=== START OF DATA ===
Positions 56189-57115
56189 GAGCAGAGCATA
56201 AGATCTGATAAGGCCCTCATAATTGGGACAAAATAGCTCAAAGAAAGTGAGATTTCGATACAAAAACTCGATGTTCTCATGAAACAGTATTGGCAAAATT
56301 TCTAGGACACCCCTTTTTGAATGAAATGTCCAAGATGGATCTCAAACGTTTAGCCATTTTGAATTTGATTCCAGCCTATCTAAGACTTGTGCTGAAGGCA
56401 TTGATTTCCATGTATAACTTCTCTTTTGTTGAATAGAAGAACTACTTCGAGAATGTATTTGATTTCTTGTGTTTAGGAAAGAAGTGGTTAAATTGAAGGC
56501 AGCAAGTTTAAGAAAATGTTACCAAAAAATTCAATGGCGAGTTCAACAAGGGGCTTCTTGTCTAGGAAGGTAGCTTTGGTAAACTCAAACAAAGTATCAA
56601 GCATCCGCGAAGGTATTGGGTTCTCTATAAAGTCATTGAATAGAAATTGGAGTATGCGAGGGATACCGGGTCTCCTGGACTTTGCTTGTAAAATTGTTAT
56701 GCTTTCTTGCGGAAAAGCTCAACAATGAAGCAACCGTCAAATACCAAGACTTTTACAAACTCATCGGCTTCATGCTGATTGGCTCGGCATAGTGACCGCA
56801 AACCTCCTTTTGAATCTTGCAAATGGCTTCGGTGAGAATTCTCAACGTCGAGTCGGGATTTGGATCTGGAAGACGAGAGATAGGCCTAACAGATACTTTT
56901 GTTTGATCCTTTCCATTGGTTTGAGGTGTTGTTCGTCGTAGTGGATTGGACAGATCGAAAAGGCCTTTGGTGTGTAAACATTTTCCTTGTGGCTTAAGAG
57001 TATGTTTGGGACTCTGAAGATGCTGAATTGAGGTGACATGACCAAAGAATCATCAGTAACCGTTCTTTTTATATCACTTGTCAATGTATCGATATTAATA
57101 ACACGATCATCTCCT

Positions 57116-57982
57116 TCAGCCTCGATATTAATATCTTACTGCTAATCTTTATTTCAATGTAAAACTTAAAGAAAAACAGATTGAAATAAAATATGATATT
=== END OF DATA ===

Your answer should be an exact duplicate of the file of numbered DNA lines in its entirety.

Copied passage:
Positions 56189-57115
56189 GAGCAGAGCATA
56201 AGATCTGATAAGGCCCTCATAATTGGGACAAAATAGCTCAAAGAAAGTGAGATTTCGATACAAAAACTCGATGTTCTCATGAAACAGTATTGGCAAAATT
56301 TCTAGGACACCCCTTTTTGAATGAAATGTCCAAGATGGATCTCAAACGTTTAGCCATTTTGAATTTGATTCCAGCCTATCTAAGACTTGTGCTGAAGGCA
56401 TTGATTTCCATGTATAACTTCTCTTTTGTTGAATAGAAGAACTACTTCGAGAATGTATTTGATTTCTTGTGTTTAGGAAAGAAGTGGTTAAATTGAAGGC
56501 AGCAAGTTTAAGAAAATGTTACCAAAAAATTCAATGGCGAGTTCAACAAGGGGCTTCTTGTCTAGGAAGGTAGCTTTGGTAAACTCAAACAAAGTATCAA
56601 GCATCCGCGAAGGTATTGGGTTCTCTATAAAGTCATTGAATAGAAATTGGAGTATGCGAGGGATACCGGGTCTCCTGGACTTTGCTTGTAAAATTGTTAT
56701 GCTTTCTTGCGGAAAAGCTCAACAATGAAGCAACCGTCAAATACCAAGACTTTTACAAACTCATCGGCTTCATGCTGATTGGCTCGGCATAGTGACCGCA
56801 AACCTCCTTTTGAATCTTGCAAATGGCTTCGGTGAGAATTCTCAACGTCGAGTCGGGATTTGGATCTGGAAGACGAGAGATAGGCCTAACAGATACTTTT
56901 GTTTGATCCTTTCCATTGGTTTGAGGTGTTGTTCGTCGTAGTGGATTGGACAGATCGAAAAGGCCTTTGGTGTGTAAACATTTTCCTTGTGGCTTAAGAG
57001 TATGTTTGGGACTCTGAAGATGCTGAATTGAGGTGACATGACCAAAGAATCATCAGTAACCGTTCTTTTTATATCACTTGTCAATGTATCGATATTAATA
57101 ACACGATCATCTCCT

Positions 57116-57982
57116 TCAGCCTCGATATTAATATCTTACTGCTAATCTTTATTTCAATGTAAAACTTAAAGAAAAACAGATTGAAATAAAATATGATATT